When Alfonso Sotelo's administration took the reigns of Spain, relations with Batista's Italy quickly went sour. A network of covert intelligence agents was put into place to monitor Batista's regime sometime in late October of 1976. The Spanish spies quickly revealed that Batista's regime was plagued by the Romani rebels. The Spanish watched the situation from a distance until Batista's forces managed to capture a key rebel leader by the name of Consul Basilio Ermano, putting the fate of the resistence in grave danger. With the Romani Republican Council in peril, the Second Spanish Republic could sit idle no longer. A Cazador strike force was dropped into Italian airspace and broke Ermano out of the Blocco 16 political internment facility amidst a daring bombing raid. The Cazadores spirited Ermano away into the Ligurian countryside, where they met up with Romani soldiers that presented the Cazador team to Consul Marius. After pledging covert Spanish air support to Romani forces to help bring about the collapse of Batista's regime, Marius accelerated his plans to escalate the conflict into open warfare. The city of Alessandria would be the first to fall, with Genoa and Turin following shortly after.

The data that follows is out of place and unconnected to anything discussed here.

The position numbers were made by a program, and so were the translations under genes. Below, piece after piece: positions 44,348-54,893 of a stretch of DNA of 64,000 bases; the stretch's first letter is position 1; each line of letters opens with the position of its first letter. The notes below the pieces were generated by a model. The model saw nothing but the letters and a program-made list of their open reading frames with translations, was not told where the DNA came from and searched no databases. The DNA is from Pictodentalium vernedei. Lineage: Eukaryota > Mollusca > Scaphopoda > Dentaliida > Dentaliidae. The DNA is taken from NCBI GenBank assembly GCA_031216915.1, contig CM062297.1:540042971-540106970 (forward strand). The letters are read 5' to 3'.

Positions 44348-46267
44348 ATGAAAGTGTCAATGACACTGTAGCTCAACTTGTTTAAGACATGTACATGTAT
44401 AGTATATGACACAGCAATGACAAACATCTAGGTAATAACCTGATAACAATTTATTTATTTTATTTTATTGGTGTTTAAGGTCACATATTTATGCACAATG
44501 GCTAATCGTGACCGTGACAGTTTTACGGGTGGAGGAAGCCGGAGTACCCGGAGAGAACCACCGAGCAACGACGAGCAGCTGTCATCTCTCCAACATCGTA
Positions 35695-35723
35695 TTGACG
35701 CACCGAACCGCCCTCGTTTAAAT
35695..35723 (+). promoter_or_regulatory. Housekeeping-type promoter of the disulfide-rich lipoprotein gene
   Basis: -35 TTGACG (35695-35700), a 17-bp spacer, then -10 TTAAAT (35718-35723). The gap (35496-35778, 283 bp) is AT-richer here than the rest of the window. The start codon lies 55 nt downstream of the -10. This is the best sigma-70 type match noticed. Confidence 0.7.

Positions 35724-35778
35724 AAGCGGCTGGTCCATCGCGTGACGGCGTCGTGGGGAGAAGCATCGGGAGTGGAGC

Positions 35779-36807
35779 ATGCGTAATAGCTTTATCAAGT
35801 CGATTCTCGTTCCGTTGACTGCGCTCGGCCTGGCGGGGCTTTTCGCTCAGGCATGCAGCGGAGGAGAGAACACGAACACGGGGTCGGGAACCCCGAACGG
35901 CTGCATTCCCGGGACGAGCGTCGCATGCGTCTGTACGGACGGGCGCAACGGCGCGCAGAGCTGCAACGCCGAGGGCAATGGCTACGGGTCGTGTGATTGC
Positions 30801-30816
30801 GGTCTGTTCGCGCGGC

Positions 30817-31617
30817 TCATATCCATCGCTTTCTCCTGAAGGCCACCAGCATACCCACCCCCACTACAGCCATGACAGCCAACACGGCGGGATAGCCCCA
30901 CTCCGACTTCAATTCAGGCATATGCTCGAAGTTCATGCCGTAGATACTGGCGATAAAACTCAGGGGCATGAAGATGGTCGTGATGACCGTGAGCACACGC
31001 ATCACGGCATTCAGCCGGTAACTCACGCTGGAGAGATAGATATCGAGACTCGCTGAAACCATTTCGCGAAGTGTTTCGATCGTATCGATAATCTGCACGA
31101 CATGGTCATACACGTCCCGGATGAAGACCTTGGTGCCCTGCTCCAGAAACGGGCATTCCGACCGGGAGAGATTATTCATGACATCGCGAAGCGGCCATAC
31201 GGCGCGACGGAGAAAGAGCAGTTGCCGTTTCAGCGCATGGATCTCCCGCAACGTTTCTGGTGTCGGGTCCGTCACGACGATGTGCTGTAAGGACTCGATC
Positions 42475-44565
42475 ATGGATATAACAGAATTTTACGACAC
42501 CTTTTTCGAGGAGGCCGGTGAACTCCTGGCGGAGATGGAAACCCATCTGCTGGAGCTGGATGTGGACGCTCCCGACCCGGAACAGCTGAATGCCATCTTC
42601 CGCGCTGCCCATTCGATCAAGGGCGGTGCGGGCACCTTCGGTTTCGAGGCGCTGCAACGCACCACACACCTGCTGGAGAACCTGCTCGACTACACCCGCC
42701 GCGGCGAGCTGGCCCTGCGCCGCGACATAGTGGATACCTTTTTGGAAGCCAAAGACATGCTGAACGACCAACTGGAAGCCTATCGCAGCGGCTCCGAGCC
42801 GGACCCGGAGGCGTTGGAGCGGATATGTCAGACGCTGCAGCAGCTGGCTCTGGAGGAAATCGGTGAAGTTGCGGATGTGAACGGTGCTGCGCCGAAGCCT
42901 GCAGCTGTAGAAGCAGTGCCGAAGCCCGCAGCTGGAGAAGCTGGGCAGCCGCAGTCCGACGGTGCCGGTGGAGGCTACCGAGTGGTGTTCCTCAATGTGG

The Battle of AlessandriaEdit